Rodney Dangerfield smoked marijuana for 62 years. He died at 4:20 EST on October 5, 2004.
This post is dedicated to the great comic genius Rodney Dangerfield, who in life had a lot in common with THC, the cannabis plant’s main cannabinoid molecule.
THC is responsible for the the “high” that helped Rodney survive and manage severe anxiety and depression caused by a childhood filled with parental neglect and abuse, and childhood PTSD.
Rodney’s anxiety behavior of twitching and jerking on stage was not an act.
But it was marijuana that saved Rodney’s life and helped him achieve self-actualization through a comic genius that is in effect a dual form of interpersonal and intrapersonal intelligence.
As Rodney’s last wife, Joan Dangerfield, told it:
In addition to his anxiety and depression, Rodney’s other medical conditions included constant pain from the congenital fusion of his spine, an inoperable dislocated shoulder and rotator-cuff tear and arthritis.
Rodney first lit up back in 1942 when he was 21. He was hanging out with a comic named Bobby Byron and his friend Joe E. Ross –some of you might remember Joe E. Ross from Car 54. They went to the Belvedere Hotel in New York where Bobby lived. The night would prove to have such an impact on Rodney’s life that he even remembered the room number they were in: 1411.
Although he was supposed to be enjoying himself with friends, Rodney was characteristically agitated and anxiety ridden. It’s how he felt every day of his life to that point.
But when Rodney got high, he couldn’t believe it. For the first time in his life, he felt relaxed and peaceful, and had a sense of well-being. That night marijuana became a new friend that would be in Rodney’s life for the next 62 years.
Marijuana was the medicine that made life possible for Rodney; literally, it gave him the ability to live. Rodney smoked marijuana for 62 years and wanted his autobiography to be called My Lifelong Romance with Marijuana.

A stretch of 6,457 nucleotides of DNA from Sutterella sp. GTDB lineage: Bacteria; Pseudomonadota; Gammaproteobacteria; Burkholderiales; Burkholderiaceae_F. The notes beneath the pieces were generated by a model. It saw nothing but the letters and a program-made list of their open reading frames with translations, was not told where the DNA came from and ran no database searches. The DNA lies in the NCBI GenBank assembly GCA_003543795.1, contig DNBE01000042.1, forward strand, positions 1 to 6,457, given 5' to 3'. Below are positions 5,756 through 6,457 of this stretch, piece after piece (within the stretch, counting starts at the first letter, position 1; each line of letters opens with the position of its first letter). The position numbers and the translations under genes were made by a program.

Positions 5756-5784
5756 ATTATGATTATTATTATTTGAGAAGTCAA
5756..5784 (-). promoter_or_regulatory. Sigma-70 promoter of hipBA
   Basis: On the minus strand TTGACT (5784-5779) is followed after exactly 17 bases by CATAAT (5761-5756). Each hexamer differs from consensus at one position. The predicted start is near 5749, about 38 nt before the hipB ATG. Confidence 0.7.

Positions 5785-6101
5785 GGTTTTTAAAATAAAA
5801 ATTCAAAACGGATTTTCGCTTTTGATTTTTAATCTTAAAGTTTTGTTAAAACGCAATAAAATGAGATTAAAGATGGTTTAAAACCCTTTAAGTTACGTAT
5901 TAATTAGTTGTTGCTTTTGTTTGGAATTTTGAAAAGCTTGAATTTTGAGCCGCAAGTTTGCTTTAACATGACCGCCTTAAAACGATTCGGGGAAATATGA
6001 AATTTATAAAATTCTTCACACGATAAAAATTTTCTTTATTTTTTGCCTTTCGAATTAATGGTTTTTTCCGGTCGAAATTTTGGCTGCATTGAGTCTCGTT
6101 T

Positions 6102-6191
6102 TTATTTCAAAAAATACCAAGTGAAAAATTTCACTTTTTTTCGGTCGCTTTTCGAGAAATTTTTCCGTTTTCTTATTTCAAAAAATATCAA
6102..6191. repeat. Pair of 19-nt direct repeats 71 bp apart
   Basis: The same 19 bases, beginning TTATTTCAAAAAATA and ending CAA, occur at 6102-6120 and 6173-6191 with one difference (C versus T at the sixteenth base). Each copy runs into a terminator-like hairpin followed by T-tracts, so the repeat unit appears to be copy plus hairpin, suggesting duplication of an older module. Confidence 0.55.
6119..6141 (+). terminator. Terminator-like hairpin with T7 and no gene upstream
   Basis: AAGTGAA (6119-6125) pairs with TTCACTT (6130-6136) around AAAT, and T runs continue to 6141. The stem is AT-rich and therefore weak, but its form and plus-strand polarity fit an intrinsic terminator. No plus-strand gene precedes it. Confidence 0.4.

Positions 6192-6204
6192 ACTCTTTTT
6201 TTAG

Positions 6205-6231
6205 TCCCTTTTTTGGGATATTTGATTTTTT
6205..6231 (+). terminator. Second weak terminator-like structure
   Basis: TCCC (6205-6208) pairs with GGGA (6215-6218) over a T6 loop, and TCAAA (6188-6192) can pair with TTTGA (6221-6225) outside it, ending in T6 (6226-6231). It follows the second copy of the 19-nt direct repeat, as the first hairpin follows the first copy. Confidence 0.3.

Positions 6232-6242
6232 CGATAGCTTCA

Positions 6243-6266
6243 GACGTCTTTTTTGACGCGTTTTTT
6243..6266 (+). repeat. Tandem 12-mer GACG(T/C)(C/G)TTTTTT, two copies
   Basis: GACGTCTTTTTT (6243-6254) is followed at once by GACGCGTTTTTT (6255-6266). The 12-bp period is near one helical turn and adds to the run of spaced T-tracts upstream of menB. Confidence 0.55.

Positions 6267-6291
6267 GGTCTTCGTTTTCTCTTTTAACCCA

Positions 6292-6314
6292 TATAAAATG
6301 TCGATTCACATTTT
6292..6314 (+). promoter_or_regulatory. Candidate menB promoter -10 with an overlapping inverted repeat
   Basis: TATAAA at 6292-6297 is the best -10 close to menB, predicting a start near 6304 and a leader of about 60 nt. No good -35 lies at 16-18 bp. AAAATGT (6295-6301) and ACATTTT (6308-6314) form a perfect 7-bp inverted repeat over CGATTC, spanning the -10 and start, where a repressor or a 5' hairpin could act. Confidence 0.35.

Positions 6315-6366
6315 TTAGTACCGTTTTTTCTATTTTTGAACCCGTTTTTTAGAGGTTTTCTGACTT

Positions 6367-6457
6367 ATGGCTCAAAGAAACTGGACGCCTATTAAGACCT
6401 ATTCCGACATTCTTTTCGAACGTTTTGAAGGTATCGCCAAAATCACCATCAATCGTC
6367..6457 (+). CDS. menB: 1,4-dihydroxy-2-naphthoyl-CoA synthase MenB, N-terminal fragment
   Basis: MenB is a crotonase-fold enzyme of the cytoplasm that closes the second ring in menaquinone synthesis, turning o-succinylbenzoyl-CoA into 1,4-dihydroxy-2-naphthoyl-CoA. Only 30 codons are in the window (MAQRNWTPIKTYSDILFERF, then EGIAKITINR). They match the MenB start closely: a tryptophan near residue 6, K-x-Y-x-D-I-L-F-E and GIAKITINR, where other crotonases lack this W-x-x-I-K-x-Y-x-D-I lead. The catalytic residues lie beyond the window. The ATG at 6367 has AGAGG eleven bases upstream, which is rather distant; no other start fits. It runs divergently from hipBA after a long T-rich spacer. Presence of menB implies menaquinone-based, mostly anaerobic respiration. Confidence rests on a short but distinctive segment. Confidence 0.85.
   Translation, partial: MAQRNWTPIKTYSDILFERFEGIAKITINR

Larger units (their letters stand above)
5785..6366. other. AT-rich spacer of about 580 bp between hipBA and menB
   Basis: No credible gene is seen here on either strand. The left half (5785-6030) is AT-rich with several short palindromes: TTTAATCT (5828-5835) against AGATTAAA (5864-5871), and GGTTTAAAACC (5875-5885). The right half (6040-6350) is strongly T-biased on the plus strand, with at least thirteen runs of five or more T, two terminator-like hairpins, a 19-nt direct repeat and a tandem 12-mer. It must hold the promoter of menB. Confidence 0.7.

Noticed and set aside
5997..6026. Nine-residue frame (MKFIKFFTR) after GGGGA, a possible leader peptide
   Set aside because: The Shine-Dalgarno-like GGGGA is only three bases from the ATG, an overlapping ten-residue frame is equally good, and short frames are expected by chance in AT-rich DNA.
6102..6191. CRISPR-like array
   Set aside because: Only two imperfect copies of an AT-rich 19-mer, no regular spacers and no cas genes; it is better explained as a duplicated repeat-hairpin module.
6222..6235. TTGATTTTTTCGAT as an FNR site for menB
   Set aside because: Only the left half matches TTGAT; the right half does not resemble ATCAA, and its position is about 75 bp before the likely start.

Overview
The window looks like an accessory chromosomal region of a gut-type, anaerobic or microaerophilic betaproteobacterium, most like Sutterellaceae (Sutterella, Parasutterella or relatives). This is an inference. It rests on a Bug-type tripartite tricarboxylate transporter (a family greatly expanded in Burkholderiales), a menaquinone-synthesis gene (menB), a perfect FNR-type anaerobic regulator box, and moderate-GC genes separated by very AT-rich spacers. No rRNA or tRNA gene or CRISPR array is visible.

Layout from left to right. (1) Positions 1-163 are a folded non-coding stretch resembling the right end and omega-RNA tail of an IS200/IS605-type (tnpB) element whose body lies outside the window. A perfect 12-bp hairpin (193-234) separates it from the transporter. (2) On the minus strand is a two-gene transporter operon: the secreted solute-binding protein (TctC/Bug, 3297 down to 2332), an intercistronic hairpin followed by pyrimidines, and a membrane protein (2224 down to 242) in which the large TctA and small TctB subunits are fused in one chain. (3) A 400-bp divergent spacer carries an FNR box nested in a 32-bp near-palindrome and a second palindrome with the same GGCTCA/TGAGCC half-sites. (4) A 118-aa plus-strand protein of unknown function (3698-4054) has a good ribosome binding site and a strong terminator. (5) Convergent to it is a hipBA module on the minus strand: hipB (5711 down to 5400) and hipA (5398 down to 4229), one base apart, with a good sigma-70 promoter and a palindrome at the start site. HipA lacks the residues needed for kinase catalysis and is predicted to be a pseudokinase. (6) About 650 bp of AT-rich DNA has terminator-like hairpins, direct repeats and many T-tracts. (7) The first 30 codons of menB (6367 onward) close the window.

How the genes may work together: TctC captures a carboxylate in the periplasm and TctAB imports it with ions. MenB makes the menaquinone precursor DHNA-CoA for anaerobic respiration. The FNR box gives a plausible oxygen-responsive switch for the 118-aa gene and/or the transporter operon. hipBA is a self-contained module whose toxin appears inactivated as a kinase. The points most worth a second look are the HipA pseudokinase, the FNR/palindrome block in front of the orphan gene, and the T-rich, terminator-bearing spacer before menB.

Rodney is a case study in the positive use of medical marijuana. This medicine helped him live to the age of 83.
Rodney could be called medical marijuana patient #1.
“When Rodney’s medicinal use was approved, Rodney showed the approval letter to everyone and carried miniature versions in his pockets,” Joan Dangerfield said.
“Ever the worried wife, I included a copy of the letter in the memory box of his casket in case the feds were waiting for him at the Pearly Gates.”
Please take a moment to read the rest of Joan Dangerfield’s memories about Rodney and marijuana here:
“I smoked half a joint the other day, and it made me so hungry I ate the other half.” ~ Rodney Dangerfield
Even moments after brain surgery Rodney didn’t miss a beat. Rodney’s doctor came to his bedside after he was taken off the respirator. He said, “Rodney, are you coughing up much?” And Rodney said, “Last week, five hundred for a hooker.” Rodney died at 4:20 EST.
Medical marijuana made Rodney’s humor possible.
If you are against medical marijuana, you are against all medical marijuana patients like Rodney.
Stop the war on marijuana patients who, like Rodney, are just trying to survive and be happy. Please have some common decency for people who mean society no harm. It’s not for everybody… But it should not be against the law.
Medical marijuana clinic shutdowns would have killed people like Rodney.
“Marijuana makes you passive — the last thing you want to do when you’re high is have a fight!” ~ Rodney Dangerfield
Thanks for the peak experience of marijuana-induced laughter we are about to receive!
“That’s the story of my life; I get no respect, I tell ya.”
“My whole plant family of cannabinoids has been validated by the US government patent, but look who was left off the list:
Why am I — THC — being rejected and treated as the forbidden molecule from this plant?
Apparently every other cannabinoid has worth as a medicine, but not me, THC.
Why?… Oh, it’s because I get you “high.”I know… I know… Weird. Right? How ignorance still exists in the thinking of those in power.
Editor’s note: Ron Marczyk is a retired high school health eduation teacher who taught Wellness and Disease Prevention, Drug and Sex Ed, and AIDS educaiton to teens aged 13-17.
He also taught a high school International Baccalaureate psychology course. He taught in a New York City public school as a Drug Prevention Specialist. He is a Registered Nurse with six years of ER/Critical Care experience in NYC hospitals, earned an M.S. in cardiac rehabilitation and exercise physiology, and worked as a New York City police officer for two years.
Currently he is focused on how evolutionary psychology explains human behavior.